What is an Insurance Company Rating?
An insurance company rating is a measure issued by a third-party agency that considers a variety of factors to arrive at a letter grade. The better the grade, the better the financial standing of the insurance company.
What insurance company ratings measure
Essentially, these ratings indicate the level of financial stability at the insurer. This matters because when you buy insurance, you do so under the assumption that the insurer will be able to pay out your claim. It would be a worst-case scenario to pay your life insurance premiums your entire life only for your beneficiaries to find that the life insurer can’t pay out the death benefit after you pass away.
To help consumers avoid insurance companies that could be anywhere near insolvency, rating agencies analyze a variety of factors and issue a grade to each insurer. Generally, the rating agency considers:
- The amount of cash the insurer has in reserve
- Their history of paying claims
- Their debt-to-income ratio
- The gross and net profits
- Their risk management practices
- Their projected cash flow
- Their operations, including organizational structure
The rating process and the factors considered vary from agency to agency.
Who rates insurance companies
Several agencies evaluate and rate the financial standing of insurance companies. The five best-known and most-trusted insurance company rating agencies are:
A.M. Best Company, Inc. A.M. Best issues A through D letter grades with + or – designations. An A++ is their highest rating. Along with A+, it makes up their “Superior” tier. An A or A- indicates that an insurer is in their “Excellent” tier.
Standard & Poor’s Insurance Ratings Services. Similarly, S&P issues A through D grades, but rather than plus and minus designations, they use repeat letters. More letters indicates a higher rating (e.g., AAA is higher than AA, which is higher than A). Along with a D (i.e., default) rating, they also issue an SD rating. Both suggest that the insurer has a high likelihood of financial difficulties.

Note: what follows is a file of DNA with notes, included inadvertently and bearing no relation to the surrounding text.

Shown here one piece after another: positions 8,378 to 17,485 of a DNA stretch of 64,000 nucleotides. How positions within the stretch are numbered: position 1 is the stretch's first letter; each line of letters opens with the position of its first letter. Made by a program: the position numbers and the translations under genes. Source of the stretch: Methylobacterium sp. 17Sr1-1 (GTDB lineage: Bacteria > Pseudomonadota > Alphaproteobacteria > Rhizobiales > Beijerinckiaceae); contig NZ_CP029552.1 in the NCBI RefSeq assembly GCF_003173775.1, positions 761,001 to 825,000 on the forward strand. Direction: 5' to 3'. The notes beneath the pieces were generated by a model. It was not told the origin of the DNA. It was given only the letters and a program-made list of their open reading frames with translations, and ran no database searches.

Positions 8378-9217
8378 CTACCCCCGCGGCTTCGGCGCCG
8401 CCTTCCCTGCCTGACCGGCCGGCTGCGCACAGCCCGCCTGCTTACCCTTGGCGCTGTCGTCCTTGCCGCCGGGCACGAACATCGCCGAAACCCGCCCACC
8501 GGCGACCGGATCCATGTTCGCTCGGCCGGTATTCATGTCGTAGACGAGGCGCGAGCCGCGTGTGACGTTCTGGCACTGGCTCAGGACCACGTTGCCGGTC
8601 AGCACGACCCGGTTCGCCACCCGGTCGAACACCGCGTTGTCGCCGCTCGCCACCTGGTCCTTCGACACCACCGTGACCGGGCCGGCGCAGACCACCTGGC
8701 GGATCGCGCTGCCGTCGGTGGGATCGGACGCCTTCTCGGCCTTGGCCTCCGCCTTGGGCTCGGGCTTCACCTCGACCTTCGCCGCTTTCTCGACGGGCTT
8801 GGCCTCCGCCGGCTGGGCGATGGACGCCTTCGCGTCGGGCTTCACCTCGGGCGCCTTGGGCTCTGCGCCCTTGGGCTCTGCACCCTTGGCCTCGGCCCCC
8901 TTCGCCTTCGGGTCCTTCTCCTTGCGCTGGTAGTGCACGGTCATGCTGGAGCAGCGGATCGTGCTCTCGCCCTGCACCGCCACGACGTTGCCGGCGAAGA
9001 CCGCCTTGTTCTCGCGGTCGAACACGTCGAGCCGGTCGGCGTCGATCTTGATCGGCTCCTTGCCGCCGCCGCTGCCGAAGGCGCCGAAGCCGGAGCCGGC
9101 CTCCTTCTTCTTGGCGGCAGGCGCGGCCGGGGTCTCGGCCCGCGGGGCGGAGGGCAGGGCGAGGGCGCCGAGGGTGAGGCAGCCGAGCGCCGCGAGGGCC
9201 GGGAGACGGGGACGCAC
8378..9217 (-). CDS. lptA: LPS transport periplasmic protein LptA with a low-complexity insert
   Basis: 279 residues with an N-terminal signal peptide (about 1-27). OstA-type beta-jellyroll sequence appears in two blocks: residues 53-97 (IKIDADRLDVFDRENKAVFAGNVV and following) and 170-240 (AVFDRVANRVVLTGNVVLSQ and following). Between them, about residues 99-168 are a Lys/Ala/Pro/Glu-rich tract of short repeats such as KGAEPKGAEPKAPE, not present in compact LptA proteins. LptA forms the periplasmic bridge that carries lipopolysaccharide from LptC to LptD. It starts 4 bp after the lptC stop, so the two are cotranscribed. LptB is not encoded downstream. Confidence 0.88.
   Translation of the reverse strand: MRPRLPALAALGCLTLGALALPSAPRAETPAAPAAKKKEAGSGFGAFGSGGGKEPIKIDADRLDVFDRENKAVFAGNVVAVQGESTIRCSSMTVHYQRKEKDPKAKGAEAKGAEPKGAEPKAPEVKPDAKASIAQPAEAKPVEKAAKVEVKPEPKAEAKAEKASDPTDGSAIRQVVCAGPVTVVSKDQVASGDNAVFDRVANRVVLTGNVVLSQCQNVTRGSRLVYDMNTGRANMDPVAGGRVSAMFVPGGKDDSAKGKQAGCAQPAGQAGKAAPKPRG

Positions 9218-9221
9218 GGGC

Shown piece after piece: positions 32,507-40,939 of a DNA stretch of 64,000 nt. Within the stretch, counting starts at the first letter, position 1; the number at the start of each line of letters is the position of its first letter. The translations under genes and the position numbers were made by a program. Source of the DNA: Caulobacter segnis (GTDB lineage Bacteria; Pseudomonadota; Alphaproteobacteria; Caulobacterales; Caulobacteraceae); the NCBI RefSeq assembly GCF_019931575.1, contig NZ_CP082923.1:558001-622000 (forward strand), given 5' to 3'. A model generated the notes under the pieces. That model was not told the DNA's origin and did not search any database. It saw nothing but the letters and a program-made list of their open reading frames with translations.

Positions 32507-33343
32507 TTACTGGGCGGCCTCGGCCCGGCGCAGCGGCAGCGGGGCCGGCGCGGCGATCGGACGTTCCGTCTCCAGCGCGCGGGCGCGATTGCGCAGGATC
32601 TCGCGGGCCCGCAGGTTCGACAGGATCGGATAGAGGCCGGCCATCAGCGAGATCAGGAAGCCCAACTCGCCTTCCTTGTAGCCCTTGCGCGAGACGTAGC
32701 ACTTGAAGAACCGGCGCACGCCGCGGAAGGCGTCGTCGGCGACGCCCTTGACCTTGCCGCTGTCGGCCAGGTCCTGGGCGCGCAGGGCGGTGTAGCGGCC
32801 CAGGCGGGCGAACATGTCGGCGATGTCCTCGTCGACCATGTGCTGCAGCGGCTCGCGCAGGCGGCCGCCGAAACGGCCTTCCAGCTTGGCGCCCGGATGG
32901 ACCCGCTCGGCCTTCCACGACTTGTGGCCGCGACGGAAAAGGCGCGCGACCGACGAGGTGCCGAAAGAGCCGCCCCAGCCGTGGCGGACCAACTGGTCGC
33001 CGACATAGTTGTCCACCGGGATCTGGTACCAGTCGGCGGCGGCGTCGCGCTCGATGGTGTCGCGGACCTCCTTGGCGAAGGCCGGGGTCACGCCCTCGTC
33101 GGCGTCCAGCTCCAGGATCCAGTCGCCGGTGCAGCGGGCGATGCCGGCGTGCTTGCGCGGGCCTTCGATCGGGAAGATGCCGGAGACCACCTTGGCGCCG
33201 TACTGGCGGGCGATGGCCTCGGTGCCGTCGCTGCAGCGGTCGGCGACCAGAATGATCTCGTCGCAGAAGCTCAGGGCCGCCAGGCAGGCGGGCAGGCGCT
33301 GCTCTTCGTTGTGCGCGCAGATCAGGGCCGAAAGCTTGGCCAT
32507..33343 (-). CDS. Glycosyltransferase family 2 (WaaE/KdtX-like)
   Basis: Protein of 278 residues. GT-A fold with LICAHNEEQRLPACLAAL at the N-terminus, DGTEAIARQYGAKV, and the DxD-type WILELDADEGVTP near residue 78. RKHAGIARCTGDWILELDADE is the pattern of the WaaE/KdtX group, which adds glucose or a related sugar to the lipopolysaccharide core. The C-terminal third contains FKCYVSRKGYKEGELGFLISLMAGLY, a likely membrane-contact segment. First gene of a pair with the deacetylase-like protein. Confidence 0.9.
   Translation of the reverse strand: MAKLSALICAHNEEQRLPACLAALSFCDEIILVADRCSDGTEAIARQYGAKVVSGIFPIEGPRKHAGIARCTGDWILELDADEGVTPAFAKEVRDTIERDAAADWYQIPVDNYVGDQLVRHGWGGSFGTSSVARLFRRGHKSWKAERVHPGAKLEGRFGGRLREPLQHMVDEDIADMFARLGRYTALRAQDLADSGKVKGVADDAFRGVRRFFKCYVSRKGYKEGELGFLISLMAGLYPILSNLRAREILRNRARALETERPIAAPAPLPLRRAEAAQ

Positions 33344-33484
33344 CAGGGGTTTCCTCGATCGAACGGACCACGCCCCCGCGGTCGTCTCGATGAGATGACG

Moody’s Investor Services. Like S&P, Moody’s uses letter grades for their long-term ratings, with more letters indicating a higher rating. An Aaa is their highest rating, followed by Aa and A. From there, it’s Baa, Ba, and so on down to Ca and C, their lowest long-term rating. Moody’s also issues short-term ratings, which measure an insurer’s ability to meet their short-term financial obligations. Here, the ratings from highest to lowest are P-1, P-2, P-3, and NP.
Kroll Bond Rating Agency, Inc. (KBRA). KBRA scores just like S&P, but they add one lower rating beneath D: an R-rating, which indicates that the insurer is under regulatory review.
Fitch Ratings. Fitch scores like KBRA and S&P, but they may also add a + or – designation for their ratings AA through CCC. Below a C rating, they also add an RD (restricted default) and D (default) rating.
On their respective websites, you can access the ratings from all of these agencies for free. Some require you to register for an account in order to access their ratings.
The subjectivity of ratings
While an insurance company rating is a well-researched, trusted measure of an insurance company’s financial standing, it can be considered an opinion more than fact. The agency arrives at the rating using their own proprietary algorithm, which weights factors according to their internal values.
As you research ratings, you might notice that ratings for the same company vary between different rating agencies. That’s indicative of the subjective nature of insurance ratings.
How to use an insurance company rating
Just because insurance company ratings are somewhat subjective doesn’t mean you should toss them aside. They’re an important measure of the insurer’s ability to pay out a claim for yourself or your beneficiaries.
Before you buy a policy from any specific insurance company, research their rating from at least one trusted agency. If they’re not A-rated, carefully evaluate whether that company — and the potential risk of nonpayment they present — is the right fit for you.
Other third-party ways to measure insurance companies
While insurance company ratings give you a way to understand the financial standing of an insurance company, they don’t present a comprehensive picture of the insurer. In addition to looking at a company’s rating, you may also want to check their J.D. Power rating, which measures customer satisfaction, and their report in the National Association of Insurance Commissioners’ (NAIC) Consumer Information Source. The NAIC issues a complaint index. The higher the number, the more complaints that insurer has against them.